1 tablespoon butter
1. Place rack in lower third of oven; preheat to 350ºF.
NUTRITION INFORMATION: Per serving: 348 calories; 4 g fat (2 g sat, 1 g mono); 8 mg cholesterol; 64 g carbohydrate; 16 g protein; 13 g fiber; 325 mg sodium; 578 mg potassium.
Nutrition bonus: Folate (65% daily value), Fiber (54% dv), Iron (30% dv).
3 Carbohydrate Servings
Exchanges: 3 1/2 starch, 1 1/2 very lean meat, 1/2 fat
TIP: Note: Red curry paste is a blend of chile peppers, garlic, lemongrass and galanga (a root with a flavor similar to ginger). Look for it in jars or cans in the Asian section of the supermarket or specialty stores. I like Mae Sri, Lobo, and Mae Ploy brands from Thailand for easy cooking.
In any case, it is important for older adults to be aware of the relationship between folic acid and vitamin B12 because they are at greater risk of having a vitamin B12 deficiency. If you are 50 years of age or older, ask your physician to check your B12 status before you take a supplement that contains folic acid.
1 cup chopped onion
½ cup chopped celery
2 tbsp. margarine
1 cup water
1/3 cup rice
1/8 – ¼ tsp. red pepper
½ tsp. salt
6 cups broccoli flowerets (about 2 heads)
3 cups skim milk
In a soup pot, cook onion and celery in margarine until tender. Stir in water, rice, pepper and salt. Simmer covered for about 10 minutes. Meanwhile, steam broccoli until just tender. Stir broccoli into soup and continue to cook for 10 minutes more until rice is cooked and broccoli is soft. Place soup in blender. Add skim milk and blend until smooth. Reheat slowly.
Yield: 7 servings
Meatless Lentil Chili
1 lb. lentils
5 cups water
1 16oz. can tomatoes, diced
1 pkg. dry onion soup mix
1 ½ tsp. chili powder
½ tsp. cumin
Optional favourite masala
Rinse lentils well. Bring water to a boil, add lentils. Cover and simmer for 30 minutes. Do not drain. Add tomatoes, soup mix, chili powder and cumin. Simmer, covered an additional 30 minutes.
Yield: 8 servings
Tortilla To Go (Tumaros of course!)
For a brown-bag lunch, spread flour tortilla with canned refried beans (I lovethe refried FF black beans with chiles) and sprinkle with shredded Jack or cheddar cheese and some chopped green onion. Roll and wrap in plastic wrap. Heat for 30 seconds in microwave. Serve with salsa and low-fat sour cream.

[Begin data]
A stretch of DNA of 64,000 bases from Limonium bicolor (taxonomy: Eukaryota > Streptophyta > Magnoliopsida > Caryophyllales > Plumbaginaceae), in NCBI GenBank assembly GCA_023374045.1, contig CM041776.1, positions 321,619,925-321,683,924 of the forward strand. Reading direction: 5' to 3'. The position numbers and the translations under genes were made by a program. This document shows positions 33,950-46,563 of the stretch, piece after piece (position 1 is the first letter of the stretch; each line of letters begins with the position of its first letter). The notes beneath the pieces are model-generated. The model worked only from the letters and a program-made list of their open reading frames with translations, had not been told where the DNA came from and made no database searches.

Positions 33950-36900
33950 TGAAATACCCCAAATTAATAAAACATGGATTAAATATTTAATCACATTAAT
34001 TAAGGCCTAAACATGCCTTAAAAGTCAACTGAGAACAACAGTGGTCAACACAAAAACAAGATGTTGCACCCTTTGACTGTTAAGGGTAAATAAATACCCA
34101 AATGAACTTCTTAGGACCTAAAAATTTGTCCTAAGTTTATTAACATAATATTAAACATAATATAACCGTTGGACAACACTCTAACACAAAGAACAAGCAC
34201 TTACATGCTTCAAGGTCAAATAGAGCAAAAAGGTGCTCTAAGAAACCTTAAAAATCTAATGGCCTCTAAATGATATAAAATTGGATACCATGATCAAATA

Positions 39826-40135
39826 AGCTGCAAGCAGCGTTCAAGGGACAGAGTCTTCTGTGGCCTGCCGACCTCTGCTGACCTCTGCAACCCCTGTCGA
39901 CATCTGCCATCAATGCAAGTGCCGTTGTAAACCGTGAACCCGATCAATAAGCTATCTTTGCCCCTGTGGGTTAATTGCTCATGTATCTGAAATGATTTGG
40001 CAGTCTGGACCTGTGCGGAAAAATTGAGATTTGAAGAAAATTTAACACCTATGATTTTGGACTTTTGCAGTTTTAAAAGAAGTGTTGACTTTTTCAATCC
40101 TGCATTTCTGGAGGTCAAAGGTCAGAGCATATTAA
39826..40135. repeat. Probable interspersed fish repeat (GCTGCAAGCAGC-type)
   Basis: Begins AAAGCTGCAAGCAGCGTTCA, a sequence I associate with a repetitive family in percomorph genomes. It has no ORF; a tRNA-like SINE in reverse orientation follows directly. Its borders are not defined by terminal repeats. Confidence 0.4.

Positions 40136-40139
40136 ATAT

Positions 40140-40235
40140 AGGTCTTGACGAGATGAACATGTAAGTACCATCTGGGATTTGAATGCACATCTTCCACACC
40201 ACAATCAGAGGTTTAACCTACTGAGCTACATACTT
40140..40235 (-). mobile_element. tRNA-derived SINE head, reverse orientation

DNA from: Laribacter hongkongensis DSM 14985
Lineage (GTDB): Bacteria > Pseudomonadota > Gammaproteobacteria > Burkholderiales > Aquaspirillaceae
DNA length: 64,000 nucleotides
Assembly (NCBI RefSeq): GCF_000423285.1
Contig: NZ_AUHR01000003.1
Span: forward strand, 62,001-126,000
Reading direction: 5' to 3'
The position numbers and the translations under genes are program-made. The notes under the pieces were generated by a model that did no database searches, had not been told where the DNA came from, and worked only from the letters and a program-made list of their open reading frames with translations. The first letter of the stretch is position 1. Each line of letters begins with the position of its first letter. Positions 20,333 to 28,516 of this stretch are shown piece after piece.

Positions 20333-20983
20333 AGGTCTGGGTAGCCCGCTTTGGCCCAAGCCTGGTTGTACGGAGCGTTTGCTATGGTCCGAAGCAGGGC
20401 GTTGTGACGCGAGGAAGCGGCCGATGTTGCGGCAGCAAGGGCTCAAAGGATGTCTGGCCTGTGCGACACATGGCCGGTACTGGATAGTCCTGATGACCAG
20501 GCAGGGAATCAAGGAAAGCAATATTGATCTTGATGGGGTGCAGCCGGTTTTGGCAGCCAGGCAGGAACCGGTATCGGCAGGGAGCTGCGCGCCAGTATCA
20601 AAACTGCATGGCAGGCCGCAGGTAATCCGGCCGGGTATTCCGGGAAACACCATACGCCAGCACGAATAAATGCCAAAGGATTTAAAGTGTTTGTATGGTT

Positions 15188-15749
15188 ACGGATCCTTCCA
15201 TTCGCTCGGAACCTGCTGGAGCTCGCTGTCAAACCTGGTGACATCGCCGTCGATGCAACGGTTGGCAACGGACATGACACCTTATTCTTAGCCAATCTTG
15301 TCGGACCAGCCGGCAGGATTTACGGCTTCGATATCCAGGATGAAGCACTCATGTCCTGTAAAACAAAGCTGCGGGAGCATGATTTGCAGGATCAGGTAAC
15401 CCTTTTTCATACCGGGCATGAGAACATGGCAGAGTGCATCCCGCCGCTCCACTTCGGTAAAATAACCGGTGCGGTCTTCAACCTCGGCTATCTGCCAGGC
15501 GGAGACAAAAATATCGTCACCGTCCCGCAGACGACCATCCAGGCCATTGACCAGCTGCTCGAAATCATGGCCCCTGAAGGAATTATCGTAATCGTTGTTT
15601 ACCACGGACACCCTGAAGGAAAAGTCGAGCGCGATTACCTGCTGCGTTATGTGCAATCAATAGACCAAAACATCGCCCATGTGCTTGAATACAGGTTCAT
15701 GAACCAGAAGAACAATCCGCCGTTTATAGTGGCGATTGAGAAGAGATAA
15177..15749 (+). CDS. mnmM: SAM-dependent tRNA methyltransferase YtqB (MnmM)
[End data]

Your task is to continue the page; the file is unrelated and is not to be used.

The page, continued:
Health risk of too much folic acid
The risk of toxicity from folic acid is low. The Institute of Medicine has established a tolerable upper intake level (UL) for folate of 1 mg for adult men and women, and a UL of 800 µg for pregnant and lactating (breast-feeding) women less than 18 years of age. Supplemental folic acid should not exceed the UL to prevent folic acid from masking symptoms of vitamin B12 deficiency.
Research suggests high levels of folic acid can interfere with some antimalarial treatments.
This has led to the introduction in many countries of fortification, where folic acid is added to flour with the intention of everyone benefiting from the associated rise in blood folate levels. This is controversial, with issues having been raised concerning individual liberty, and the masking effect of folate fortification on pernicious anaemia (vitamin B12 deficiency). However, most North and South American countries now fortify their flour, along with a number of Middle Eastern countries and Indonesia. Mongolia and a number of ex-Soviet republics are amongst those having widespread voluntary fortification; about five more countries (including Morocco, the first African country) have agreed but not yet implemented fortification. In the UK the Food Standards Agency has recommended fortification. To date, no EU country has yet mandated fortification. Australia is considering fortification, but a period for comments ending 2006-07-31 attracted strong opposition from industry as well as academia.